He is nicely matched by Kat Dennings, a relative newcomer with lots of charm and intelligence, who plays a time-honored character in teen movies - the beautiful girl who nobody notices is beautiful, who doesn't think of herself as pretty, but rather as some kind of awkward, ungainly egghead. The two leads are special, and that's half the ballgame. But Cera and Dennings are all "Nick & Norah" has. – Mick LaSalle

Excerpt of review from SF Gate located HERE

Image: 7/8   NOTE: The below Blu-ray captures were taken directly from the Blu-ray disc.
The first number indicates a relative level of excellence compared to other Blu-ray video discs on a ten-point scale. The second number places this image along the full range of DVD and Blu-ray discs.

No doubt the Blu-ray image is entirely faithful to the processed negative, lending the movie a spontaneous, carefree feel. (Lord knows, this movie needs all the help it can get in that area.) That said, this is one of the grainier images I've seen – I would expect this sort of thing in a slasher movie, but this is just a teen romance. Not only is it grainy and noisy, but it is unevenly grainy and noisy by amounts significant enough to be distracting. But, we must add, N&NIP is not just a teen romance – it is a teens-out-clubbing romance. And clubs have that weird and wonderful light that can be artificially recreated or else you have no depth of field, so directors and DPs love to play with the lighting possibilities. But you know what they say: Too much play makes Nick & Nora and everyone else weird or wonderful or grainy, or all three at once and by turns. On the other hand, there really isn't anything troubling about the transfer itself. It handles the infinite-plus contrast range well enough and reproduces skin tones as intended. But through no fault of its own, it simply isn't much fun to look at – and the bigger your display, the less fun it is.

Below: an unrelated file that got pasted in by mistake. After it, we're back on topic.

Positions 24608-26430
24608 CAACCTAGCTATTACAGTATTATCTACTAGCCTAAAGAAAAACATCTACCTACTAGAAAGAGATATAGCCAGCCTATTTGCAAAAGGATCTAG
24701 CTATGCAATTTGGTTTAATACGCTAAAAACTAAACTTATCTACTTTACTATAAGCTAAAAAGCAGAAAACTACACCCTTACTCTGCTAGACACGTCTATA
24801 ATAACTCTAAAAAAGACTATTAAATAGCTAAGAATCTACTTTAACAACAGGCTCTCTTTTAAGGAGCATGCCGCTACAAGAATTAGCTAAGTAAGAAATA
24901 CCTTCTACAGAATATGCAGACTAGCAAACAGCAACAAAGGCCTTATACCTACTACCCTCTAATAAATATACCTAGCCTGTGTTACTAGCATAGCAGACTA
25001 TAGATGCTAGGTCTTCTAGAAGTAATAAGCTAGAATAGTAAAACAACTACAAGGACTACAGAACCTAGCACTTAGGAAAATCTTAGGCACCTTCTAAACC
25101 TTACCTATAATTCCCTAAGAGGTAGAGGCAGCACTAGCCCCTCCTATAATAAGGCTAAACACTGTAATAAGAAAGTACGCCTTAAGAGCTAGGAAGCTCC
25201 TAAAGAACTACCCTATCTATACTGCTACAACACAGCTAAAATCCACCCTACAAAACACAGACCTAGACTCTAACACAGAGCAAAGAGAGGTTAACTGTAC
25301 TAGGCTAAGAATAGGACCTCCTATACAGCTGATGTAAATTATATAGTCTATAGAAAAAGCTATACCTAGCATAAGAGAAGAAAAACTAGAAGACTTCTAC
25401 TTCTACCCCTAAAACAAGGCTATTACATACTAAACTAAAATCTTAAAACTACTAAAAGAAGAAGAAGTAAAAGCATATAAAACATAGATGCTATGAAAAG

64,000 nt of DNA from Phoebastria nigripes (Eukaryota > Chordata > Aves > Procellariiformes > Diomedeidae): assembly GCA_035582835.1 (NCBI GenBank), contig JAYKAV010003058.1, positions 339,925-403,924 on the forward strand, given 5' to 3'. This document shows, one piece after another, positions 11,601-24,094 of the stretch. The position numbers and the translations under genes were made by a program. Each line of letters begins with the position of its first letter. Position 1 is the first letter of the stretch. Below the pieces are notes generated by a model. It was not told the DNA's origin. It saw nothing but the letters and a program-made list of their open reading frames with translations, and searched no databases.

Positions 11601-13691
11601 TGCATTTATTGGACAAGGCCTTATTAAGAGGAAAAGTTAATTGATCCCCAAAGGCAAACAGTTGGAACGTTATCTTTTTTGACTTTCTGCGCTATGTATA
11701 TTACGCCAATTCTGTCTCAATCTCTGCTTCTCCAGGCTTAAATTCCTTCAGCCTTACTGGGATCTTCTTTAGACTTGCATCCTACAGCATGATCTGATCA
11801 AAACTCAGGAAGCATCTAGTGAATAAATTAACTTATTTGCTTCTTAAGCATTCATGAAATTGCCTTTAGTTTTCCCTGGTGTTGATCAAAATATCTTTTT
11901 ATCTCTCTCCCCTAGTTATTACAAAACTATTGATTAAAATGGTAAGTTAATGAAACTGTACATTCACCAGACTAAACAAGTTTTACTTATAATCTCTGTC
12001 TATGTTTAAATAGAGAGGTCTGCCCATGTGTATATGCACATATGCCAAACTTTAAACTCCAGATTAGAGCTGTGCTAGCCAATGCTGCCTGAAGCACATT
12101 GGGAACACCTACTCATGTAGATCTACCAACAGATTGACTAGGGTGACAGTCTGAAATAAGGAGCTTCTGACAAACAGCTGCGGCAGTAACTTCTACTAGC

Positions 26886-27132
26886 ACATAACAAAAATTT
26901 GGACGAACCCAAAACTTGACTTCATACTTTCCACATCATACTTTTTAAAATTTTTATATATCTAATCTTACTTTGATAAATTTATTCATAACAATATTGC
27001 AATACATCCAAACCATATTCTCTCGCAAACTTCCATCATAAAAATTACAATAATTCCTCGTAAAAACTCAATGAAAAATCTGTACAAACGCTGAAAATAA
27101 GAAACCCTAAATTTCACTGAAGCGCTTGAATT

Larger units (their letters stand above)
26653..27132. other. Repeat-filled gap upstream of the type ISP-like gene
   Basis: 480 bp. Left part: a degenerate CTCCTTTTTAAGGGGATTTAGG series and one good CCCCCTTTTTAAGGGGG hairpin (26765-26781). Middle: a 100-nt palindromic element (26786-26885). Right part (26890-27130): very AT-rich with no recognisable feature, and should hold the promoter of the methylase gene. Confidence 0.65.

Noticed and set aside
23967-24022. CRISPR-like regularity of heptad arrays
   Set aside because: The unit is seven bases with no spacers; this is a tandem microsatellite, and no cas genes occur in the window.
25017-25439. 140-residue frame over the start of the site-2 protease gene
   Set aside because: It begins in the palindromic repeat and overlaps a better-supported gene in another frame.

Audio & Music:6/7
There's not a whole lot to the Dolby TrueHD 5.1 mix here, but much of it works well and in subtle ways. It's mostly front heavy with wisps of ambiance. The club scenes are more active but don't feel as live as other Blu-rays of light or raunchy comedy. That said, regardless of the scene and how crowded the crowd – and there are a number of them – the dialogue is always crisp and reasonably natural. But this is part of the problem: the voices sound right, but whatever is going on in the "background" is incorrectly balanced with them. It's as if these guys are the only people in the club, and the music and everyone else is in another room on another floor. Given the volume of the dialogue, when a band starts playing they ought to blow the doors off the room, but they aren't really all that much louder than the actors, who have conveniently stopped talking or exited the room. The dialogue is rarely matched to the space we see them in: car, club, street, studio. – it's all much the same. Having said all that, none of this may be the fault of the transfer, but just the way it was mixed in the first place. It bugged me no end. Your experience might be different.